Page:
# The differential produces directional derivatives or increments?

I've a doubt about the total derivative or differntial of an application. If $F : U \subset \mathbb{R}^n \to \mathbb{R}^m$ has differential $dF_{p}$ at each point $p \in U$ then the differential acts on a vector giving the instantaneous rate of change of $F$ in that direction or the increment in the linearization in that direction?

This question arose when I thought on the case $n = m = 1$, i.e.: a function $f : U \subset \mathbb{R} \to \mathbb{R}$. In that case, the differential matrix will have only one entry $f'(x)$ and a vector in $U$ will be simply a scalar $v = x_f - x$. In that case, the action of the differential in the vector will be: $df_{x}(v) = f'(x)(x_f - x)$ and in that case the matrix multiplication produces an increment on the linearization of $f$ instead just the derivative of $f$.

However, if the vector is the unit vector in that direction, then it'll be just $v = 1$ and $df_{x}(v) = f'(x)$, and it is indeed the derivative. So, when the vector is a unit vector de differential produces a rate of change and when it's not a unit vector it produces an increment to the linearization?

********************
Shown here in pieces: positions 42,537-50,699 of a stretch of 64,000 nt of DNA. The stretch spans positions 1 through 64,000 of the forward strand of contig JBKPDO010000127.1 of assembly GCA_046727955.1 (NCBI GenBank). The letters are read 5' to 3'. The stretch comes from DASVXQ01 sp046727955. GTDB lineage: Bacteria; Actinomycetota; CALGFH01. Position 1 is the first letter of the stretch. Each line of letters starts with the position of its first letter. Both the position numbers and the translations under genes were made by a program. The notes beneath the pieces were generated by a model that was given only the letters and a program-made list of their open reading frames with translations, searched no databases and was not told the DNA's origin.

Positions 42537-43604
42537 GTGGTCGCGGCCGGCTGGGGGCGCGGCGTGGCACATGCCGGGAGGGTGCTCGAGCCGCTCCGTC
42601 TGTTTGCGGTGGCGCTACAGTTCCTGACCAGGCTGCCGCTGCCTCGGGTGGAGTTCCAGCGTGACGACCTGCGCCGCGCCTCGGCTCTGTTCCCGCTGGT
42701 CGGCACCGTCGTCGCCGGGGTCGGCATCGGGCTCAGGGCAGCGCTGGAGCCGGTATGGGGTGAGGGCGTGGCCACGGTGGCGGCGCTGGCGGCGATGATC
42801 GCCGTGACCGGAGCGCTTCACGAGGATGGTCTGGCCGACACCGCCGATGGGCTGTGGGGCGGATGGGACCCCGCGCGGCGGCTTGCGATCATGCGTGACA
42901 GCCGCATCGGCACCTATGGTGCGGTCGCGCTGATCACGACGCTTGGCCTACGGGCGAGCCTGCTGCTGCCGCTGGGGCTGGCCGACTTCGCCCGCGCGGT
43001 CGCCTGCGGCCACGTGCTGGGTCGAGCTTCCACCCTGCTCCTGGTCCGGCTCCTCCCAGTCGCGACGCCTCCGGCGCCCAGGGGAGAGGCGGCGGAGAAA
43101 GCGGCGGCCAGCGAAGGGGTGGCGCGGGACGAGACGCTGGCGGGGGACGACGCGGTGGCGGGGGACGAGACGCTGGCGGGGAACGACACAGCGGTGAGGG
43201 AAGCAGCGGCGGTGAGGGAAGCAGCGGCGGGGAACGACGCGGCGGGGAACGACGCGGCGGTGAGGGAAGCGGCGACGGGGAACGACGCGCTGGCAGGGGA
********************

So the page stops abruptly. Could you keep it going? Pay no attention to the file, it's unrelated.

Sorry if I've said something silly, and if I wasn't clear enough ask me to explain better. Thanks in advance.

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Those two things read the same for me at first. $dF_p$ acts on a curve through $p$ by giving it "the increment in the linearization in the direction". This is a term I've never heard of but I know what you mean. –  Tunococ Aug 31 '12 at 1:43

I think you have two concepts confused:

1.) the differential $df_a$ is actually a linear transformation which takes vectors at the tangent space at $a$ and, in the case of $f$ being real-valued, gives the rate of change of $f$ in the direction. However, to make a standard rate of change it is customary to consider only unit-vectors. In advanced calculus texts this is often dropped and the differential takes vectors of arbitrary length as inputs.

2.) the derivative at a point is the matrix of the differential. In the case of a real valued function this reduces to $df_a(v) = (\nabla f)(a) \cdot v$. In the case of functions on $\mathbb{R}$ it reduces to $df_a(v) = f'(a)v$. This can be cutely written as $df_a(dx)=f'(a)dx = \frac{dy}{dx}dx$, so the notation is consistent with the idea $dy=df_a(dx)$.

The "linearization" is related to the differential by the following simple formula:

$$L(a+h) = f(a)+df_a(h)$$

The linearization or differential in standard calculus are really just different notations for the same underlying idea: the tangent line (or space in general) is the best linear approximation to the curve (or curved space in general). To approximate the function itself you can use the linearization. To approximate a change in the function you use the differential.

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